Recent history has offered some perspective on how important things are, or should be. The ex-President became “ex,” but refused to concede and his followers sacked the Capitol in a deadly insurrection. For many readers, politics is certainly a lesser thing in life. For this political writer, though, there are degrees of importance within the unimportant. Herewith is mention of some sub-sub-topics, some of which may not register on your Richter Scale.
Cancel Culture (see also Silencing). This is a favorite complaint of a declining minority group unwilling to acknowledge their minority status. The basic idea is that the big(ger), bad majority and other malign actors, e.g., the mainstream news outlets and social media, are waging a coordinated effort to silence the rational voices of the aggrieved minority. This was never raised as long as said baddies operated under their laissez-faire standards that allowed any whack-a-doodle idea to become a thing. Now the minor voice no longer gets the broadcast it once did. Or, when it does raise general interest, it is uniformly in a negative light.
Hairsplitting. It generally means someone is making too fine a distinction of little importance, but RepubliQAnons have developed it into a science. First in the House where 197 of them voted not to accept Electoral College results, the standard process for determining presidential elections since written into the Constitution. That would be since 1789, 231 years and 59 elections ago. Some republicans claimed elections “irregularities,” but not in their own states. (It seems the party of “states’ rights” wanted to meddle in the elections of other states.) Some claimed illegal processes, but none that affected their own victories. Some claimed unconstitutional usurpation of legislative powers by governors. None had objected in 2016 when their chosen candidate lost the popular election by 3 million votes. None were swayed by the argument that such transgressions likely occurred within the normal fluidity of all large elections. They rose to contest the result where their chosen candidate lost by 7 million votes.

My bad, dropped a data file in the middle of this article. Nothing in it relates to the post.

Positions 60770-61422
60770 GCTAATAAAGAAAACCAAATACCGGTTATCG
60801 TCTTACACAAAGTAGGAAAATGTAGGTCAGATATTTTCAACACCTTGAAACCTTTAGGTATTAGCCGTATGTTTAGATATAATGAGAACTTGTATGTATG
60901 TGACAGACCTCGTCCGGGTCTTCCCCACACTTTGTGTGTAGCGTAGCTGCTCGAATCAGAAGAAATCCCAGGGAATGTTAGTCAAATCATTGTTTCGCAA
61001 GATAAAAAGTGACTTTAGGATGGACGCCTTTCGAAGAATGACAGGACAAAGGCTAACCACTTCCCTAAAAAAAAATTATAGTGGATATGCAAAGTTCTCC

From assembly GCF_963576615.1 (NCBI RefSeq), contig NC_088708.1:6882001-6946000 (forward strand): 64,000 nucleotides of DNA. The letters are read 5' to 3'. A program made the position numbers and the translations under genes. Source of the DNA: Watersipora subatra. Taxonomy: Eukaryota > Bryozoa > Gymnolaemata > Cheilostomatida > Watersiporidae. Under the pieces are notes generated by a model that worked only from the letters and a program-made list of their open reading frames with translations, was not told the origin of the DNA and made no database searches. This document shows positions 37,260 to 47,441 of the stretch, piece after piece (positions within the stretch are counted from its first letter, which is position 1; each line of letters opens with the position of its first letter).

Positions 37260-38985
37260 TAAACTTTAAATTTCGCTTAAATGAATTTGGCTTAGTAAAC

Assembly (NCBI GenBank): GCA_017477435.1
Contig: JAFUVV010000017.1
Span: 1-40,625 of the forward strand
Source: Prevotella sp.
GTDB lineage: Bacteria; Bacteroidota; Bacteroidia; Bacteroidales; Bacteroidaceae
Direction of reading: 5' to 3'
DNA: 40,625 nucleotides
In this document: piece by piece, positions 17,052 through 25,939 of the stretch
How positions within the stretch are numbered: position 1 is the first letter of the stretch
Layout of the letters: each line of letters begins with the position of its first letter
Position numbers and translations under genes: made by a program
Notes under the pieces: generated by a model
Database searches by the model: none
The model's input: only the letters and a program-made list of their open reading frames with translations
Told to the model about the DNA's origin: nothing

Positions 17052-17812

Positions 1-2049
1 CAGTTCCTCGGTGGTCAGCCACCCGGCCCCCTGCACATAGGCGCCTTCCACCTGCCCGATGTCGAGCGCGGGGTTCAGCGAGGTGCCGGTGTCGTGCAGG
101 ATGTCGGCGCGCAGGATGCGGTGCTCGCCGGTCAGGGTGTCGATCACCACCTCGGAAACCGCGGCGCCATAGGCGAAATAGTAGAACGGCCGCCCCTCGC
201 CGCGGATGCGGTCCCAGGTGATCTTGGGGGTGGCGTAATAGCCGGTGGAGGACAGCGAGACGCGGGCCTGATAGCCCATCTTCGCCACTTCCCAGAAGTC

Return of the “Party of No.” RepubliQAnons are again being obstructionists. While hammering Obama for adding $9 trillion to the federal debt over eight years (to combat an economic recession), they were complicit with trump adding $8 trillion over half that time. They liked the trump tax cuts ($1.9 trillion, mostly to upper income) and coronavirus relief ($1.8 trillion), but now are deficit hawks for a Democratic president.
“The revolution will not be televised.” In contrast to that 1960s slogan, the current insurrection has been televised and began months ago with trump’s call to his people to “Stop the Steal.” The storming of the Capitol on 1/6 and the resultant second impeachment trial of Mr. trump are just the most current in a public process that will continue until the conspiracists and sycophants run out of breath.
Fear Factor. The RepubliQAnon racial appeal to whites is that Black people are coming to take our jobs and spoil our neighborhoods. Deposed-president trump voiced that in July when he claimed reducing segregation will cause, “your home [to] go down in value and crime rates [to] rapidly rise … [and] totally destroy the beautiful suburbs. Suburbia will be no longer as we know it.” That would seem an irrational fear considering Blacks make up less than 13% of our population (60% white), 12% of the middle class (59% white), and only 8% of American millionaires (76% white). Against those odds, those must be some powerful dudes and dudettes.
Impeachment Trial. Not really. A trial is where the jurors swear to be impartial, discard their preconceptions, and make judgments based on the presented evidence. Maybe, because so many legislators are already attorneys and routinely excused from Jury Duty, they’ve never been asked to do that before. On the bright side, the outcome roughly mirrored America. Fifty-seven percent of Senator jurors voted to convict. Polls giving respondents only the same options as jurors (yay or nay) show 56% (CBS News) supported conviction.